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In spontaneous symmetry breaking, moving around the circular valley of the Mexican hat potential doesn’t change the potential energy. These angular excitations are called Goldstone bosons. But doesn't the change of angle implies that the system moves from one vacuum to another because different points on the circular valley represent degenerate vacua?

If Goldstone excitations are like this, how does the symmetry remain broken? Goldstone excitation, by definition (because they represent variations in the coordinate on the circular valley), will then take the system from one vacuum to another. However, this doesn't happen.

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    $\begingroup$ I guess you're asking whether the state moves around in the valley, or if it stays fixed ("remains broken" in the same orientation), and if it stays fixed, what keeps it there? ... I'm not sure, so I just leave this as a comment. But I think you can have a different value of the field (position in the valley) at every point in space, and it doesn't matter which one it is, because you can't measure the field directly. What matters is the form of the potential - the position of the minimum gives you the higgs VEV, the curvature (oscillations up the walls) creates the gauge boson masses. $\endgroup$ – jdm Jan 5 '14 at 12:17
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    $\begingroup$ What I was trying to say was, I think the symmetry breaking only implies that you are anywhere in the circle, not that you are in a certain fixed point. I don't know how you move around in the valley, or if there is a physical meaning to the "angular position" but I'd like to know, too. $\endgroup$ – jdm Jan 6 '14 at 11:09
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    $\begingroup$ I think this is a good question, I'm not sure what the confusion is. The question is, after spontaneous symmetry breaking does the system stay in a particular vacuum or does it move around. Furthermore, does this have any implications. $\endgroup$ – JeffDror Jan 27 '14 at 12:48
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    $\begingroup$ the vacua are disjoint, $\langle \theta | \phi \rangle = \delta(\phi - \theta)$, so once you're in a vacuum, you stay there. also, superselection rules are relevant, i think, because they forbid the preparation of a superposition of vacua, eg $|0\rangle = |\phi\rangle + |\theta\rangle$, so you can't preserve the symmetry with eg $|0\rangle = \int d\theta |\theta\rangle$ $\endgroup$ – innisfree Jan 21 '15 at 9:14
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    $\begingroup$ As for the question itself, it's as unclear to me as to the other commenters. I suspect that the issue is your understanding of what a Goldstone boson is. In the proof of Goldstone's theorem, where exactly did you get the impression that the Goldstone bosons really induce "motion" along the vacuum manifold? It's a heuristic picture sometimes given, but since the different vacua have zero overlap, such perturbative excitations cannot mediate between different vacua. $\endgroup$ – ACuriousMind Jan 2 '17 at 14:00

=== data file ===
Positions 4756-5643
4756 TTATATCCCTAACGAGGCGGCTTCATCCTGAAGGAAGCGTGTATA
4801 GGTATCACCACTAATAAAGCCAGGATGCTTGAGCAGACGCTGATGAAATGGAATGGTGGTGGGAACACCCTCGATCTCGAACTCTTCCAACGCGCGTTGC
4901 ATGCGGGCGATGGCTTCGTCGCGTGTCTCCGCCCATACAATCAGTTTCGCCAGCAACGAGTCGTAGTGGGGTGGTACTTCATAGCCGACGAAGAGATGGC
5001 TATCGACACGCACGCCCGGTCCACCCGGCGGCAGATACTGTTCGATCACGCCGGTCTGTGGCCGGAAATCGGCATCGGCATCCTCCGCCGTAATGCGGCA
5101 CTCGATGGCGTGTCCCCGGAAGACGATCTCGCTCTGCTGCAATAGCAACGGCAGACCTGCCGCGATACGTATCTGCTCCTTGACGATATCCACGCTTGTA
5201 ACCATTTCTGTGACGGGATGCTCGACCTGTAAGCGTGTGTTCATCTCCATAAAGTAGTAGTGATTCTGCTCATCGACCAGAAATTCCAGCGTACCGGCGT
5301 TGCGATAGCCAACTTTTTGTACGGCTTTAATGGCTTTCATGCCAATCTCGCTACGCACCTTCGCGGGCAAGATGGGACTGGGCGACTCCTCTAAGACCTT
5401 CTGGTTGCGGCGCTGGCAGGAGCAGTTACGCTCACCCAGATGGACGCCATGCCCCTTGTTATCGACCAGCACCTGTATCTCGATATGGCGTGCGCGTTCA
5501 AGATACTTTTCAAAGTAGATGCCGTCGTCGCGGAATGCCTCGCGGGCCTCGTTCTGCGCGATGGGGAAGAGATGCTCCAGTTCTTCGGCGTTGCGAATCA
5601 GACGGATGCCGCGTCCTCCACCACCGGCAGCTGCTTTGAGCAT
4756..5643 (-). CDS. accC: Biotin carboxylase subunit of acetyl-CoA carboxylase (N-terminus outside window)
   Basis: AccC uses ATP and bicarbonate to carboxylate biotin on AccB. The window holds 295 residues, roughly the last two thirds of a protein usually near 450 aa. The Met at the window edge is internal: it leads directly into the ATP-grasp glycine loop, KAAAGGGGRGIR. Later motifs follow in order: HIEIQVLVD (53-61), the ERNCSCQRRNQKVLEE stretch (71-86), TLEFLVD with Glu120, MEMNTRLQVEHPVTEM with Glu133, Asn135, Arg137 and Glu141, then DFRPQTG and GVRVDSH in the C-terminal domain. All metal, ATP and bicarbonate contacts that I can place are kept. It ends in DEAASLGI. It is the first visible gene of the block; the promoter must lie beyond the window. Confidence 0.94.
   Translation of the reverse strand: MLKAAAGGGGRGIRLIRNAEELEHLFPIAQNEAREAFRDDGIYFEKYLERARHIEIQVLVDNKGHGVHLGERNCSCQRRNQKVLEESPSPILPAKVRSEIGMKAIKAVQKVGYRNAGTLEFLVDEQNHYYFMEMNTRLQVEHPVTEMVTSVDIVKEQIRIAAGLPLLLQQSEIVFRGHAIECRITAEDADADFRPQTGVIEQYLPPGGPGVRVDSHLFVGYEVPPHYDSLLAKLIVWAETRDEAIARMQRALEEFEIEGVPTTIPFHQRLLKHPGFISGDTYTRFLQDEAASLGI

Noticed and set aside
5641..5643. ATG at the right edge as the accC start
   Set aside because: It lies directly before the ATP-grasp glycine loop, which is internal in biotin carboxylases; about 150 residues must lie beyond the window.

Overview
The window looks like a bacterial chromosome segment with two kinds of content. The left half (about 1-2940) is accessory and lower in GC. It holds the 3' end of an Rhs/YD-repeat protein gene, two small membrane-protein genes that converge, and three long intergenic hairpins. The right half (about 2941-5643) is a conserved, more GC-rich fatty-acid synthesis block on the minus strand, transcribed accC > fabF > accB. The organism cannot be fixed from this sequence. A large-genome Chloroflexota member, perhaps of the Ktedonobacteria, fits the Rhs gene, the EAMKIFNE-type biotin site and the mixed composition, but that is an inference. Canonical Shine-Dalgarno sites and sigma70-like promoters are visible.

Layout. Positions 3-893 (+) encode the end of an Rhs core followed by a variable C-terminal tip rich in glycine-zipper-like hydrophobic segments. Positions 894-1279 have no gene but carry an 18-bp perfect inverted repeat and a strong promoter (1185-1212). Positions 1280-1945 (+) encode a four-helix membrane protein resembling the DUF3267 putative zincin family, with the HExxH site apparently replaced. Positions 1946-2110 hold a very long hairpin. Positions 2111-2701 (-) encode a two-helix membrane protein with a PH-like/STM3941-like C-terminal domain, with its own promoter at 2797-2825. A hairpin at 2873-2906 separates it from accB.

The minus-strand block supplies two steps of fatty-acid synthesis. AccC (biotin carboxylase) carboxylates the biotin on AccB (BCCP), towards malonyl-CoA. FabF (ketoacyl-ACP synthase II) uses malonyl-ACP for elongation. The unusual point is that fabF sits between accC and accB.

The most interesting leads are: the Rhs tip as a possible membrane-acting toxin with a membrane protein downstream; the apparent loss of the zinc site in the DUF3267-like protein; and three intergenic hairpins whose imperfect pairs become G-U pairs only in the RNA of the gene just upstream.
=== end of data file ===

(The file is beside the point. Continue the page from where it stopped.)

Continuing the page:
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This is a good question. I believe you are applying a mistaken analogy with an example that is often used to first introduce the notion of SSB: a single nonrelavistic particle in a double well with a potential barrier separating the two minima. As long as the barrier between the minima is finite, the particle can tunnel through it and inhabit both minima, so the reflectional symmetry is unbroken. But when the barrier height is formally taken to infinity, the particle gets "stuck" in one minimum or the other, breaking the symmetry. You are thinking that in a Mexican-hat-type potential, there is no potential barrier, so the system should be free to tunnel to all the minima, restoring the symmetry.

But an infinitely high potential barrier is a rather artificial notion. It's really a schematic representation of a more realistic situation in which, rather than a single particle, you have a spatially extended field (or a many-body system on a huge lattice) defined over a large volume $V$. Then the two minima in the one-particle picture really represent two distinct field configurations with equal total energy. Since going from one configuration to the other requires changing the value of the field at every single point in space (or spacetime), it requires a huge energy proportional to the total system volume $V$. So the "barrier height" in the one-particle picture really corresponds to the volume $V$ of the system in the field-theory picture. Only in the formal infinite-volume ("thermodynamic") limit is the symmetry truly broken.

Now moving the field configuration from, say, $\theta(x) \equiv 0$ to $\theta(x) \equiv \delta$ for some tiny angle $\delta$ only requires a tiny energy density proportional to $\delta$ (in the appropriate units), but the total energy $\delta \times V$ can still be very large. It's an order-of-limits subtlety: for any shift $\delta$ in the field value, no matter how small, we can image a system so large (roughly speaking, much larger than $1/\delta$) that shifting the entire system over by that amount requires an arbitrarily large amount of energy. So you still get an "infinitely high potential barrier to tunnel over" in the one-particle picture, even though the field's potential energy density $V(\varphi)$ has no barrier at all.

(To make things more explicitly quantum-mechanical, consider the quantum Heisenberg model on a lattice. If $|\psi\rangle$ and $|\psi'\rangle$ are two individual spin-$1/2$s rotated on the Bloch sphere by a small angle $\delta$, then the inner product $\langle \psi | \psi' \rangle = \cos \delta \approx 1 - (1/2) \delta^2$ is quite large, so a spin-$1/2$ could easily tunnel between the two states. But if we consider two huge systems of $N \gg 1$ aligned spins $|\Psi\rangle = \otimes_{i = 1}^N |\psi\rangle_i$ and $|\Psi'\rangle = \otimes_{i = 1}^N |\psi'\rangle_i$, then the tunneling amplitude $\langle \Psi | \Psi' \rangle = \cos(\delta)^n$ between the two systems is tiny, so it's very difficult to flip one state into the other.)

(To tie all this into TwoBs's answer: in the formal infinite-volume limit, the field's Fourier series representation becomes a continuous Fourier transform indexed by a continuous parameter $k$, and we can talk about Taylor expanding the energy density dispersion relation $\epsilon(k)$ about $k = 0$. For a Goldstone mode we have $\epsilon \to 0$ as $k \to 0$, but this is just an energy density - the total energy $E(k) = V \times \epsilon(k)$ is still huge, so the "energy barrier" is still very high. A Goldstone mode would need to be infinitely spatially extended in order to truly destroy the long-range order and restore the symmetry, and such an infinitely-large Goldstone mode is still too energetically costly to create.)